Last weekend a group of friends and I managed to see Osaka and Kyoto. It was great to see some more traditional Japan, which can be difficult to find in such a modern city like Tokyo. We were able to take the shinkansen (which was $220 round trip; a pricey train!) and experience the cities for all they have.
Temple Japan students Carlos Casademont and Megan Smith head towards Osaka Castle.
In Osaka, one of our must-see’s was Osaka Castle. It was originally built in 1583 CE, but was burned down in 1868, and later bombed during World War II. This building was rebuilt completely in 1997.
The castle towers over everything in the area, and you don’t realize just how big it is until you get closer to it.
TUJ students Carlos Casademont and Megan Smith stop for a photo outside of Osaka Castle in Osaka.
The ponds surrounding Osaka castle were beautiful and it couldn’t have been a better season to visit than late spring.
One thing that makes Osaka different from Tokyo is that escalators “flip”. In Tokyo, you stand on the left side of the elevator. As seen here, in Osaka, you stand on the right.
Osaka is known for having some of the best food in all of Japan. “The ramen’s broth was so ‘on point””, commented Temple Japan student Carlos Casademont.
This was one of our restaurants signature Miso Ramen, with some pork in it. It was absolutely delicious!
At the restaurant we went to in Osaka, they were known for their famous gyoza. It was by far the best I’ve ever had.
Osaka at night has so much to do! We passed so many pachinko parlors, karaoke studios, movie theaters, and even saw this giant ferris wheel coming out of a building!
One must see in Kyoto is the Fushimi Inari Shrine. This Shinto shrine specifically was made for the Inari-kami, hence it’s name.
The shrine at the bottom of the mountain has many buildings, and there are multiple shops to purchase shrine-related gifts, food, and typical souvenir gifts.
Fushimi Inari shrine conveniently had tons of places to pray and throw yen into, for your wishes and prayers.
The sun peaked out a little for a magical moment, but like every trip I’ve taken so far, the day got very cloudy and rained a little. This moment, however, really brought the tranquility and beauty to Fushimi Inari shrine.
Temple Japan students Carlos Casademont and Megan Smith head up Fushimi Inari Shrine among the Torii gates.
These woodblocks are available at multiple shrines all over Japan, but this shrine specifically in the shape of a fox, for the Inari-kami. These are for writing your wishes on, but lately it seems that they are a way to display your level of art.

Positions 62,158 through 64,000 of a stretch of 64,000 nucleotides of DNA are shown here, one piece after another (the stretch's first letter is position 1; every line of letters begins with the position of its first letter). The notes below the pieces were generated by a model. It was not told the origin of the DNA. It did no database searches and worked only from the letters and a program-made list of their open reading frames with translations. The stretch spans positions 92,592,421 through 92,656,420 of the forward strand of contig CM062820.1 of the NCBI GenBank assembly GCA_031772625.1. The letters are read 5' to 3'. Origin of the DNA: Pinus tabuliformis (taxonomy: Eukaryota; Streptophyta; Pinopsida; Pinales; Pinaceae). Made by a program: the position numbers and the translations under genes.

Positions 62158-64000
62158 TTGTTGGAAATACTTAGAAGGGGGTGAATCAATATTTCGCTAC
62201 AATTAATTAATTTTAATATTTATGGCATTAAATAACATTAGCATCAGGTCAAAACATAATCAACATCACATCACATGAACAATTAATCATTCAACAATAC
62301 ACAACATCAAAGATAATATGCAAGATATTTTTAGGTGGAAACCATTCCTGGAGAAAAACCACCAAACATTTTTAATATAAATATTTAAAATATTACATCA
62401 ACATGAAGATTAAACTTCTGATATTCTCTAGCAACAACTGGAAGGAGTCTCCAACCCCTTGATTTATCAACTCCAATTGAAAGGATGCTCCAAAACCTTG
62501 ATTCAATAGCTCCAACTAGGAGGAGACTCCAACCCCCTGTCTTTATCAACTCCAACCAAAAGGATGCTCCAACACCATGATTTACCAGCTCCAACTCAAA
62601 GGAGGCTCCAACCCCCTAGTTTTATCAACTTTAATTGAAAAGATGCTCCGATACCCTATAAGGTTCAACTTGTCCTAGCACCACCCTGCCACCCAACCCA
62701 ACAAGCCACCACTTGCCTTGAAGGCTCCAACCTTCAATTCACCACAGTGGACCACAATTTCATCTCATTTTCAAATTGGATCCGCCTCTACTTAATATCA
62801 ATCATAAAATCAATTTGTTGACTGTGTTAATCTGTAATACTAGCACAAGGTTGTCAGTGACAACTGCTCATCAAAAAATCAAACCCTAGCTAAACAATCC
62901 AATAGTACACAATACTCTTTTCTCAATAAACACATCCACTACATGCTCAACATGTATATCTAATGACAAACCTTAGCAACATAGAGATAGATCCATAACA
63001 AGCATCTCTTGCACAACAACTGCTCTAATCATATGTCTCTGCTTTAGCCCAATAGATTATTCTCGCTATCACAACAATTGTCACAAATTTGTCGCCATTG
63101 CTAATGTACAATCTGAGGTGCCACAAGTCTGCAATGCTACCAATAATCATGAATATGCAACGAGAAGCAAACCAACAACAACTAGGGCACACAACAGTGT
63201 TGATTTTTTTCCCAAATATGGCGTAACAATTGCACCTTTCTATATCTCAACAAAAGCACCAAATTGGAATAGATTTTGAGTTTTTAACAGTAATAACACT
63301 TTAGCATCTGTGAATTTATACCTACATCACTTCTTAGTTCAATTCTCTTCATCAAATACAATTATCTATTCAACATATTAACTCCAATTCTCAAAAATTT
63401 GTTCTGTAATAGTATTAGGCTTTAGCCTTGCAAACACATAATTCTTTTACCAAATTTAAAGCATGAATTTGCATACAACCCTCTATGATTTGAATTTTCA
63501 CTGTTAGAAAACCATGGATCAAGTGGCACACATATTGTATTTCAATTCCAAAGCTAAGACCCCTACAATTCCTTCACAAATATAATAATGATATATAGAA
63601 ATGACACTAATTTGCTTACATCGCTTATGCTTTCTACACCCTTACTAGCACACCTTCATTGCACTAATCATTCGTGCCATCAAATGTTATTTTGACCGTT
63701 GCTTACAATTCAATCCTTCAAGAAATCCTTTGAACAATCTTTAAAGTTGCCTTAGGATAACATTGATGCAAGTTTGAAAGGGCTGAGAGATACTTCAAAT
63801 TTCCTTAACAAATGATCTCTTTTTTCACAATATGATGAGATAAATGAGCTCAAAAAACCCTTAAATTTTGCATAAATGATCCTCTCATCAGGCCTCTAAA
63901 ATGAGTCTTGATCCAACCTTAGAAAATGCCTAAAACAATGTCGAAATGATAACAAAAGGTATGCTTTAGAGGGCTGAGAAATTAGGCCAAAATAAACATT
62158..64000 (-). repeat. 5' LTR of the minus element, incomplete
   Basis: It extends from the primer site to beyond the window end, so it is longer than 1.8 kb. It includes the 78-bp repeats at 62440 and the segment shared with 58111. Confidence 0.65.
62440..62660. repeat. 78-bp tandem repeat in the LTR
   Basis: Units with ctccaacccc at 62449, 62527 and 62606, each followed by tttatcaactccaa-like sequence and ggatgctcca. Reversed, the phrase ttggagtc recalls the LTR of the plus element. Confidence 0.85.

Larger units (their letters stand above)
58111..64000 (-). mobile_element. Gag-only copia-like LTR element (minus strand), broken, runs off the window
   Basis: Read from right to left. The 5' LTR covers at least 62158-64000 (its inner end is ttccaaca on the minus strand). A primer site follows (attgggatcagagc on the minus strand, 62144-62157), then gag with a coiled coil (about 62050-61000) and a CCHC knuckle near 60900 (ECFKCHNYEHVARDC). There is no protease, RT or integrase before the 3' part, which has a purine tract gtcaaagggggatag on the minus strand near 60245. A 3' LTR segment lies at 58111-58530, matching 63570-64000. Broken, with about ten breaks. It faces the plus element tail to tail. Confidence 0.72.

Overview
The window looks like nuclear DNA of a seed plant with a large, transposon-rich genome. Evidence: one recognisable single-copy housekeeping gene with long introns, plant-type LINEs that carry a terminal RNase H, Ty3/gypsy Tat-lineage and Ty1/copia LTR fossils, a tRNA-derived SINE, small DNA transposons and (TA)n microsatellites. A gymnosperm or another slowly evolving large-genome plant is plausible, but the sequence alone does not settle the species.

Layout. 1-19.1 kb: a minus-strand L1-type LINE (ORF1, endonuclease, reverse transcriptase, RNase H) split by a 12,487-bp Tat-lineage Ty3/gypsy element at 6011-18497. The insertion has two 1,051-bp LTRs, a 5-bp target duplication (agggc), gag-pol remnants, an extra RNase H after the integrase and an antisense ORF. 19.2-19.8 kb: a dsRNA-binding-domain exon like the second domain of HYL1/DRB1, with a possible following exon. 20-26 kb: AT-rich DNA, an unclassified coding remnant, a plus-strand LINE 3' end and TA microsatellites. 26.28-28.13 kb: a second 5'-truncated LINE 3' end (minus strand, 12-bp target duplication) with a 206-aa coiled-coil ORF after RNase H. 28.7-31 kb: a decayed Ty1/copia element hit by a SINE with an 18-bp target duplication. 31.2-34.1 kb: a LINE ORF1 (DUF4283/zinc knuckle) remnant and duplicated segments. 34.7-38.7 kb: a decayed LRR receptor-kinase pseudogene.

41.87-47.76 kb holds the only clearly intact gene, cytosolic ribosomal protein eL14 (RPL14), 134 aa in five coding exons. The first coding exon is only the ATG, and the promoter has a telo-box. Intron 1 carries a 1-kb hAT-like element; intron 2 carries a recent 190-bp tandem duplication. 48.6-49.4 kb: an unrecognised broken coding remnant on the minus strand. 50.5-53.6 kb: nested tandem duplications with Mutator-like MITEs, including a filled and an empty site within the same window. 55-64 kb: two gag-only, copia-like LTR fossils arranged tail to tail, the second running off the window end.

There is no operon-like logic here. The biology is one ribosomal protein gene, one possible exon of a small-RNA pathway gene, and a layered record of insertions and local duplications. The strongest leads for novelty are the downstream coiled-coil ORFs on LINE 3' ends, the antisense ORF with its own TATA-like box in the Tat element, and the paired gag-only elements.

My logic at an early morning hour said “Wear my yukata and climb up to the top of Fushimi Inari Shrine. It’ll be fine.” It wasn’t fine. Here though, TUJ student Megan Smith and I snapped a photo with the Torii gates BEFORE we had made it to the top.
Each torii gate is donated by a local business, and businesses all over Japan now. There are over 10,000 torii gates now!
These fox fountains followed us up the whole way to the top, creating a melody of dripping water to lead our way.
The view of Kyoto at the halfway point at Fushimi Inari Shrine was incredible!
Our miraculous moment as well finally reached the top of Fushimi Inari Shrine.
TUJ student Carlos Casademont looks out over Kyoto from Fushimi Inari Shrine.
Kyoto Tower was greeting us right as we left Kyoto Station. This is not to be confused with Tokyo Tower in Tokyo.
At Kyoto Station, there was a display for the new Dragonball Z movie, featuring the dragon Shenron from the show (and movie).
One temple that is really close to Kyoto Station is Higashi Honganji, a Buddhist Temple specifically in Pure Land Buddhism.
The purification fountain at Higashi Honganji was quite ornate. To enter, you must take the ladles, pour the water in your left hand, then right, and pour some water in your hand and sip it. Do not drink think water though, so make sure to spit in out in the appropriate area once you’ve sipped it.
Sadly, photographs are not allowed inside of Higashi Honganji, but the outside of the building is gorgeous and tranquil.
Osaka and Kyoto are places you just cannot say you didn’t see in Japan. They hold some of the traditional values of Japan combined with a fantastic array of culture, food, temples and shrines, and more! I’m glad I was able to go before I leave Japan, and they are one of the most beautiful places I have ever seen.